Nolan Arenado: The Future Is Now
If you were to peruse a preseason third baseman rankings list today, it would look quite different than what weâ€™ve seen on the field during the 2014 season. In all actuality, thatâ€™d be the case for most positions, but none more so than the hot corner. If you fast forward to 2015, itâ€™s even more frightening, especially in keeper leagues.
Miguel Cabrera and Edwin Encarnacion are unlikely to retain eligibility. Top-25 picks Evan Longoria and David Wright canâ€™t be considered of that ilk any longer, unless youâ€™re watching different Rays and Mets games than I am. Adrian Beltre will be 36 next April, and weâ€™re already seeing a slight dip in production from his previous three consecutive 30-plus home run seasons in Texas.
How about Ryan Zimmerman and Pedro Alvarez? No thanks. At least a young guy like Manny Machado is on the way! No? Too soon? Weâ€™re all excited about young Cubs prospect Kris Bryant, but is he staying at third base?
The good news is Nolan Arenado is here, and heâ€™s not going away. In fact, heâ€™s getting better and if youâ€™re in a keeper league, now is the time to move.
Itâ€™s hard to fathom now, but the Rockies considered moving the 23-year-old Arenado across the diamond to first base after he was drafted. They thought about it because they werenâ€™t sure if his glove would hold up at third base. I think winning the Gold Glove Award should squash that thought. We are talking about the Rockies though, so I wouldnâ€™t rule anything out. Defense is great and all, but in fantasy baseball, we care about offense. Letâ€™s take a look.
After a solid, yet uninspiring debut last season, this weekâ€™s National League Player of the Week got off to a great start, including a 28-game hitting streak that produced a .360/.383/.568 line. That minimal batting average/on-base percentage gap (.360-.383) speaks to the player heâ€™s been coming up through the minors. Heâ€™s a swing-first-ask-questions later kind of hitter. He hasnâ€™t been interested in â€˜taking his baseâ€™ (5% walk rate), but more so hitting his way on. He has the contact rates to support this type of approach, and when you can do that youâ€™re more prone to hot streaks. He currently has more extra-base hits (47) than strikeouts (46). He has a balanced hit profile too, meaning heâ€™s likely to continue hitting for a consistently high batting average as long as his balls-in-play profile remains the same.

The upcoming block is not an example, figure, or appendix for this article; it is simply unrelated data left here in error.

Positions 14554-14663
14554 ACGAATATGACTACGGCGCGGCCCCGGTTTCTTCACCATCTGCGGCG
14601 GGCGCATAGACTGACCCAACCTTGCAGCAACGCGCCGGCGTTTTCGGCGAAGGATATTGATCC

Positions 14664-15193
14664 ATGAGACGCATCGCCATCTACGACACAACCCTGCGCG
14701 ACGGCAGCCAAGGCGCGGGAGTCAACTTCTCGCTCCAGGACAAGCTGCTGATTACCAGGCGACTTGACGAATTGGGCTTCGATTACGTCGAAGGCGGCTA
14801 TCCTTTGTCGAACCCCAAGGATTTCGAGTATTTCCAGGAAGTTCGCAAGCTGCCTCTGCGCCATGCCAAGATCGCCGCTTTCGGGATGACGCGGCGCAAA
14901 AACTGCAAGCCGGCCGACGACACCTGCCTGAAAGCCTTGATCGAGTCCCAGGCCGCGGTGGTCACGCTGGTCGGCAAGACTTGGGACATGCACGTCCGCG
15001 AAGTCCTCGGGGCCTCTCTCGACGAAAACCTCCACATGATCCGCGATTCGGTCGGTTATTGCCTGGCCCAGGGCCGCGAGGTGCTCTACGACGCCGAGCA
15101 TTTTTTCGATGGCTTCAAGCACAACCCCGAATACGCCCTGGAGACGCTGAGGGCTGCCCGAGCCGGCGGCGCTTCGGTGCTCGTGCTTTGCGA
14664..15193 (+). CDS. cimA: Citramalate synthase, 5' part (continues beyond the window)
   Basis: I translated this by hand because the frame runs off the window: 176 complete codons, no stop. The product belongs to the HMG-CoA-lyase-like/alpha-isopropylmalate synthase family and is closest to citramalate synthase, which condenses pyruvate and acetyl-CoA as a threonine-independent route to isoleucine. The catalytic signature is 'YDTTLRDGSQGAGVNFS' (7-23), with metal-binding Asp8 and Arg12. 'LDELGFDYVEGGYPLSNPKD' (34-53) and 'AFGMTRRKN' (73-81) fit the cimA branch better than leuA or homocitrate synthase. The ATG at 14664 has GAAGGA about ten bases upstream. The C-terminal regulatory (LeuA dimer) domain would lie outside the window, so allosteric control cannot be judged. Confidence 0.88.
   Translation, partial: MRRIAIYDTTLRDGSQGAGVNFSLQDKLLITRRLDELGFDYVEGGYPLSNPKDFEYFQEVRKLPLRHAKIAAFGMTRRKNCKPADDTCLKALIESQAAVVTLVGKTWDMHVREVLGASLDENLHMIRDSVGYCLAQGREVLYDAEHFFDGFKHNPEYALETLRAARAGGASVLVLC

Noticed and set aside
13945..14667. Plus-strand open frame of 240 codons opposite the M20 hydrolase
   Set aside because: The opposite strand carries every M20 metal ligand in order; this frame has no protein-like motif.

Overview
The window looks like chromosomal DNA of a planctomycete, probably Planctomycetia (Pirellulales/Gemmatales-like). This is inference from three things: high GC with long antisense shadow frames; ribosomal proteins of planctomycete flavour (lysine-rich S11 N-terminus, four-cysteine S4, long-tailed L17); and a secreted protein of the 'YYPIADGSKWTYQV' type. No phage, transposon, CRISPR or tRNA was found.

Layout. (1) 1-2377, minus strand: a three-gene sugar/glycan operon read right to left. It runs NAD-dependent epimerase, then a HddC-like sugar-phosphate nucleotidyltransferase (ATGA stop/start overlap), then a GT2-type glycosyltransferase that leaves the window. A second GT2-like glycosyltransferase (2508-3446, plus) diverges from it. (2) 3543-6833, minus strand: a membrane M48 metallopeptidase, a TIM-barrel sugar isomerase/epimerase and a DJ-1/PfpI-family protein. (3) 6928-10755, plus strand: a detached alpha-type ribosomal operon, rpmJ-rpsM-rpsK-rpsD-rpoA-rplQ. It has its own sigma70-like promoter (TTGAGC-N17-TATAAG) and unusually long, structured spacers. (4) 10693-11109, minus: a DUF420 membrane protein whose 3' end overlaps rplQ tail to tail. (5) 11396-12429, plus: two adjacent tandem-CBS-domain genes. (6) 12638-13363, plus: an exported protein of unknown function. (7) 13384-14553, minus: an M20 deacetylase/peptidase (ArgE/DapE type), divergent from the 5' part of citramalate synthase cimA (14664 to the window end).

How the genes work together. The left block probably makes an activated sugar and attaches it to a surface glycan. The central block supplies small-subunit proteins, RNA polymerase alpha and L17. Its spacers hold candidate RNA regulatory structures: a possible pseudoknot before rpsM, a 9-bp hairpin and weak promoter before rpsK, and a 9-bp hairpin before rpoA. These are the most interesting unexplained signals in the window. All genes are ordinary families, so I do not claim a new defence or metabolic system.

The difference between him being good and being a perennial All-Star is his ability to get on base more often. Yes, that sounds simple, but for a player with Arenadoâ€™s mindset, itâ€™s easier said than done. At the risk of over simplifying it, seeing more pitches increases the opportunities a hitter gets to get a â€˜betterâ€™ pitch. Of course thereâ€™s a chance that the best hitters-pitch in each at bat can be the first pitch, but for the sake of this discussion, I think everyone can agree that getting on base is better than making an out. Hereâ€™s a look at Areandoâ€™s walk and strikeout percentages this season, broken down per month:
Breaking down a player by month isnâ€™t ideal, except when itâ€™s relevant, and plate discipline numbers stabilize fairly quickly. When a player is on a tear like Arenado is currently, we canâ€™t settle for â€˜heâ€™s hotâ€™ when we can see thereâ€™s something different going on. Heâ€™s still aggressive, but his overall swing percentage is down 4.2 against last seasonâ€™s numbers, with a noticeable dip in his swings outside the strike zone. The 10.6% walk rate isnâ€™t an elite rate by any means, but in the context of the player, itâ€™s huge. I think this is something to watch closely over the next five weeks to see if it continues.
When Colorado got off to a sizzling start this spring, everyone in the lineup was killing it at home, except Arenado. The weird reverse home-road split is starting to regulate, but heâ€™s been nearly as dangerous on the road (wRC+ of 116) as heâ€™s been at home (130). Acquiring his services will probably be a bit more costly for you than they were for me back in July while he was still on the disabled list since heâ€™s been the best hitter in the game during the second half (wOBA .447). But with an eye on both his future and the top-level talent at the third base position, itâ€™s a move worth making.